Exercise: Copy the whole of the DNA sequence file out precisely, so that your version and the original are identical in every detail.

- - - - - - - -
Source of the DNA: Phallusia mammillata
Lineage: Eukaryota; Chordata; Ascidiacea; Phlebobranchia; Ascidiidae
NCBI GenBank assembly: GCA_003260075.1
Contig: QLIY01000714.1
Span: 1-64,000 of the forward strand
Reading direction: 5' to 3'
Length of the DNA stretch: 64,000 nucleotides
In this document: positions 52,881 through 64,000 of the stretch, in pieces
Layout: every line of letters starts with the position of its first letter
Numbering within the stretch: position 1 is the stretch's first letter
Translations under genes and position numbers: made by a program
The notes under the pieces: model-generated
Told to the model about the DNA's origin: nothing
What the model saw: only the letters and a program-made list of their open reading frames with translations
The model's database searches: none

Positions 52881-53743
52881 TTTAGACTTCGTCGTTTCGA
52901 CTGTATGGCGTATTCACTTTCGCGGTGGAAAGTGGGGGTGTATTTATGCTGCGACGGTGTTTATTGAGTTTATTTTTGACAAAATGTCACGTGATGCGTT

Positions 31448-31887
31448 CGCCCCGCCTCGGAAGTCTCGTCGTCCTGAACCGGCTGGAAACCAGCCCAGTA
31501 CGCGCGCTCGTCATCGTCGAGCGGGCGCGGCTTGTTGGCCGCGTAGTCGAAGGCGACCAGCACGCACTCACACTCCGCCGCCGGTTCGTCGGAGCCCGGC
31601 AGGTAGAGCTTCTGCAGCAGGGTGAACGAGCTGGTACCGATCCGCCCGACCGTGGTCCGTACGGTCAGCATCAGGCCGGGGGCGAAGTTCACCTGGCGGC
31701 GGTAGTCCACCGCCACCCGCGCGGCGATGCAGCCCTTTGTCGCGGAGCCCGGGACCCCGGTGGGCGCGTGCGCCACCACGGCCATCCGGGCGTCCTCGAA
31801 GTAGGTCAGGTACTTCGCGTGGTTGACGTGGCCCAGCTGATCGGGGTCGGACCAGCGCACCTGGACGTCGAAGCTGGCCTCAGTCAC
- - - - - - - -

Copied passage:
Source of the DNA: Phallusia mammillata
Lineage: Eukaryota; Chordata; Ascidiacea; Phlebobranchia; Ascidiidae
NCBI GenBank assembly: GCA_003260075.1
Contig: QLIY01000714.1
Span: 1-64,000 of the forward strand
Reading direction: 5' to 3'
Length of the DNA stretch: 64,000 nucleotides
In this document: positions 52,881 through 64,000 of the stretch, in pieces
Layout: every line of letters starts with the position of its first letter
Numbering within the stretch: position 1 is the stretch's first letter
Translations under genes and position numbers: made by a program
The notes under the pieces: model-generated
Told to the model about the DNA's origin: nothing
What the model saw: only the letters and a program-made list of their open reading frames with translations
The model's database searches: none

Positions 52881-53743
52881 TTTAGACTTCGTCGTTTCGA
52901 CTGTATGGCGTATTCACTTTCGCGGTGGAAAGTGGGGGTGTATTTATGCTGCGACGGTGTTTATTGAGTTTATTTTTGACAAAATGTCACGTGATGCGTT

Positions 31448-31887
31448 CGCCCCGCCTCGGAAGTCTCGTCGTCCTGAACCGGCTGGAAACCAGCCCAGTA
31501 CGCGCGCTCGTCATCGTCGAGCGGGCGCGGCTTGTTGGCCGCGTAGTCGAAGGCGACCAGCACGCACTCACACTCCGCCGCCGGTTCGTCGGAGCCCGGC
31601 AGGTAGAGCTTCTGCAGCAGGGTGAACGAGCTGGTACCGATCCGCCCGACCGTGGTCCGTACGGTCAGCATCAGGCCGGGGGCGAAGTTCACCTGGCGGC
31701 GGTAGTCCACCGCCACCCGCGCGGCGATGCAGCCCTTTGTCGCGGAGCCCGGGACCCCGGTGGGCGCGTGCGCCACCACGGCCATCCGGGCGTCCTCGAA
31801 GTAGGTCAGGTACTTCGCGTGGTTGACGTGGCCCAGCTGATCGGGGTCGGACCAGCGCACCTGGACGTCGAAGCTGGCCTCAGTCAC